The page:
Using a dedicated videocamera to record videos is becoming less and less popular. Besides some professionals and the occasional user that still think it is still 1995, most of people use their smartphone or, if you need better quality, a photo camera to record video. The video capabilities of DSLR’s and mirrorless cameras have improved greatly over the last few years. Most cameras can film in Full HD resolution, and some models even film in 4K resolution. The only thing that hasn’t improved that much is the audio. Some high(er) end models do have a stereo microphone. But those are built for omnidirectional recording. And because those microphones are built in to the camera body they also record the sound of using the buttons and dials on the camera. The omnidirectional recording also makes them less suited for recording in an environment with a lot of background noise. If you want to improve the sound of your camera an external microphone is a great option. External microphones are available in various types, all with their own intended use.
In this review I’ll tell you more about two (mid-range) directional mono microphones, that are best for recording speech: the Hähnel MK200 and the MyMyke SmartMyke. The Hähnel costs about 190 euros, the MyMyke is a little over 200 euros.
The Hähnel MK200
The Hähnel MK200 is a compact directional microphone that is shipped quite complete. Besides the microphone the set consists of a set of batteries and a wind-sock. The microphone has got a hotshoe mount to attach the microphone to your camera. The mount has got a rubber ring to dampen sounds of the camera and prevent vibrations from interfering with your recording. On the bottom of the hotshoe you’ll also find a tripod mount so you can mount the microphone to a tripod. The batteries are placed in a compartment under the microphone. Hähnel says you can record about 100 hours on one set of batteries.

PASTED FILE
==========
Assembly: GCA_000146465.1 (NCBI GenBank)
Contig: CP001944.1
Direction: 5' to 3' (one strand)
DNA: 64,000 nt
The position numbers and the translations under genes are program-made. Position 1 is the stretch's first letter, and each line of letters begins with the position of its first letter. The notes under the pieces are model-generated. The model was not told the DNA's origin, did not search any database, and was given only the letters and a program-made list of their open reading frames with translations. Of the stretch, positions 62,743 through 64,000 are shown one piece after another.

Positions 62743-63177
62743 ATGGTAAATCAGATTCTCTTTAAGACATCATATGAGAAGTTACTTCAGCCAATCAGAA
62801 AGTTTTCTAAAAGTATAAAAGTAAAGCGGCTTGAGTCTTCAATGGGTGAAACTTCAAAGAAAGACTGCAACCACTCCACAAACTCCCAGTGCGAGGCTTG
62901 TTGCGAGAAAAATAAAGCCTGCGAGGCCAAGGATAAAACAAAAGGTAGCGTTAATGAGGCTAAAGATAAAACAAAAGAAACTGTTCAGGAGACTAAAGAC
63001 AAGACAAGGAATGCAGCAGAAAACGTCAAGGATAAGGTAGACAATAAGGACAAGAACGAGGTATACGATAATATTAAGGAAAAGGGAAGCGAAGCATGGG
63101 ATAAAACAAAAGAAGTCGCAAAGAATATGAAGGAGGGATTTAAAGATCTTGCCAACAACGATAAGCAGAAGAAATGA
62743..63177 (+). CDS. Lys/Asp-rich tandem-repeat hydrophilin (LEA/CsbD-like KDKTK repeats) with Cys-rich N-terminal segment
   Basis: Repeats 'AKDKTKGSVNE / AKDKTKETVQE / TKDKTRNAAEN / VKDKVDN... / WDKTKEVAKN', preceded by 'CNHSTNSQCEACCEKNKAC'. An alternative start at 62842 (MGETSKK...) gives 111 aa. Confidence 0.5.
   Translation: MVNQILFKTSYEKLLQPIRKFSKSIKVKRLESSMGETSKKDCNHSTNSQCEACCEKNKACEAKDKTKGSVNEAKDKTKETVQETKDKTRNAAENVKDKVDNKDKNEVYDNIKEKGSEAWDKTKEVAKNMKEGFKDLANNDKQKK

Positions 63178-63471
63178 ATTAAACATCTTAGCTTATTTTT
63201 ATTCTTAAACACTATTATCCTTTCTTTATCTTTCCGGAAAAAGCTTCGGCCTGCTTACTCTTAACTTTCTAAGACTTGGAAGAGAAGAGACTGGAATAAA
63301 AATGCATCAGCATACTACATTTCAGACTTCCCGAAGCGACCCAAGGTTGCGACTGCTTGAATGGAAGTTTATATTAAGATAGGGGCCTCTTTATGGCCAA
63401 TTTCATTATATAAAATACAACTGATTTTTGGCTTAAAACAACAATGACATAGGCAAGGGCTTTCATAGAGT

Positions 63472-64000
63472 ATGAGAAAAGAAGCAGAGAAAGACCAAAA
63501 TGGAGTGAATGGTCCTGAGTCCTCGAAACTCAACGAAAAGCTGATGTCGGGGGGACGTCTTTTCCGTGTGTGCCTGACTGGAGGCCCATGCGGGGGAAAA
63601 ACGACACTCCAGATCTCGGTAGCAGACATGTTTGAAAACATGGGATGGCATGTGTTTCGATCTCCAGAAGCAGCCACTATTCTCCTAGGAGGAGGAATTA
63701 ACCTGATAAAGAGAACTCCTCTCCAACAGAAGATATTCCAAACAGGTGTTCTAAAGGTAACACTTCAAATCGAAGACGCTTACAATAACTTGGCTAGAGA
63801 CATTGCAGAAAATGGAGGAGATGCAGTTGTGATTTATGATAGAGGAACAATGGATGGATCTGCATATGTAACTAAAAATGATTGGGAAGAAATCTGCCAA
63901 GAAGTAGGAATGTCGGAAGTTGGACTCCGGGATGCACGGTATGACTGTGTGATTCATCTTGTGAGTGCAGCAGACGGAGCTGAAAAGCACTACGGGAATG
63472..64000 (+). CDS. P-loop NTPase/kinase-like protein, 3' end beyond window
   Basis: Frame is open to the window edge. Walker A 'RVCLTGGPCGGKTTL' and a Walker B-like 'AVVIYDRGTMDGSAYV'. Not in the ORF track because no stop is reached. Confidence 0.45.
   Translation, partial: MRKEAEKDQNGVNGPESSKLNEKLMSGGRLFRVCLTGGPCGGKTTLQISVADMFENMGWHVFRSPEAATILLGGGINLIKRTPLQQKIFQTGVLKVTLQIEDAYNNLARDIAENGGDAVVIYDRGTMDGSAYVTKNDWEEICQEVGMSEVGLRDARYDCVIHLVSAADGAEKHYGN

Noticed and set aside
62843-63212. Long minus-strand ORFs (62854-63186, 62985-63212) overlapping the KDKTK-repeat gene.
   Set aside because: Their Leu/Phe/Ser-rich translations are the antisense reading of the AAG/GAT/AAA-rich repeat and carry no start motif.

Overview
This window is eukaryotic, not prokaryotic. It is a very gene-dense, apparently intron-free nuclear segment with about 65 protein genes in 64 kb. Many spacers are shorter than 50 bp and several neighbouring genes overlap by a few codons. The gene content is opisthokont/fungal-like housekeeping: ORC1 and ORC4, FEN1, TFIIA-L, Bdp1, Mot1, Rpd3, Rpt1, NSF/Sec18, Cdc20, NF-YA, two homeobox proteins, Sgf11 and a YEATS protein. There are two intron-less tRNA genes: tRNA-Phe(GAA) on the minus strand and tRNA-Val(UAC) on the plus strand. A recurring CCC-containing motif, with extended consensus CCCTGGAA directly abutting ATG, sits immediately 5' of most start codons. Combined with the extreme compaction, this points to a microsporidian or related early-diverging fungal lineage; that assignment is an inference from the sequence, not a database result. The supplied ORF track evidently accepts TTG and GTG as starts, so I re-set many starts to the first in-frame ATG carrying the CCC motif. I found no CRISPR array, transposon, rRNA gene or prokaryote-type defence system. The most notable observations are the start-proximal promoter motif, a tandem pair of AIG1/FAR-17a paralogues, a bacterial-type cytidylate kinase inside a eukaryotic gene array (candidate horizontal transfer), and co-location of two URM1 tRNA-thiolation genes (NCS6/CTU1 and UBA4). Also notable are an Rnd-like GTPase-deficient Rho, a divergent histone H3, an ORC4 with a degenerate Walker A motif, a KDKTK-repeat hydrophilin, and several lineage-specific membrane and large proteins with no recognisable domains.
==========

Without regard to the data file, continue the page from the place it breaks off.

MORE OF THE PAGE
On the back of the microphone you’ll find the on-off switch, that has got enough resistance to prevent it from switching unwanted. Under the on-off switch is a small LED that shows if the microphone is on and if the batteries are low. It also shows if the recorded audio is too loud. Above the on-off switch there is a round dial that a switches between normal operating mode and the +10db and -10db mode. The lead is long enough for use on most cameras.
The SmartMyke is a little smaller than the MK200. The base of the microphone has got a compact and flat design, the mic itself is quite long. Because of the flat design the microphone is quite close to the camera, so it doesn’t feel big mounted on the camera. The downside of being close to the camera is that the microphone picks up more sounds of the camera buttons and dials and the lens. The SmartMyke is powered by a single CR2032 battery. Despite the small size of the battery MyMyke recons you could record for about 200 hours on one battery, so the integrated hardware has to be very energy efficient.
The SmartMyke has got a stainless steel hotshoe. It feels sturdy and high-end but isn’t dampened by a rubber ring like the MK200. MyMyke has put the damper in the microphone itself. On the back of the mic you’ll find two buttons, one to activate the microphone and the other one to switch between the normal operating mode and the +15db and -15db setting. Between the switches there is one LED that shows if the mic is on. It doesn’t have any other functions like the LED of the MK200. The SmartMike has got a nice curly lead, which means it is easy to keep it out of the way when you have it attached to the camera.
Daily use and results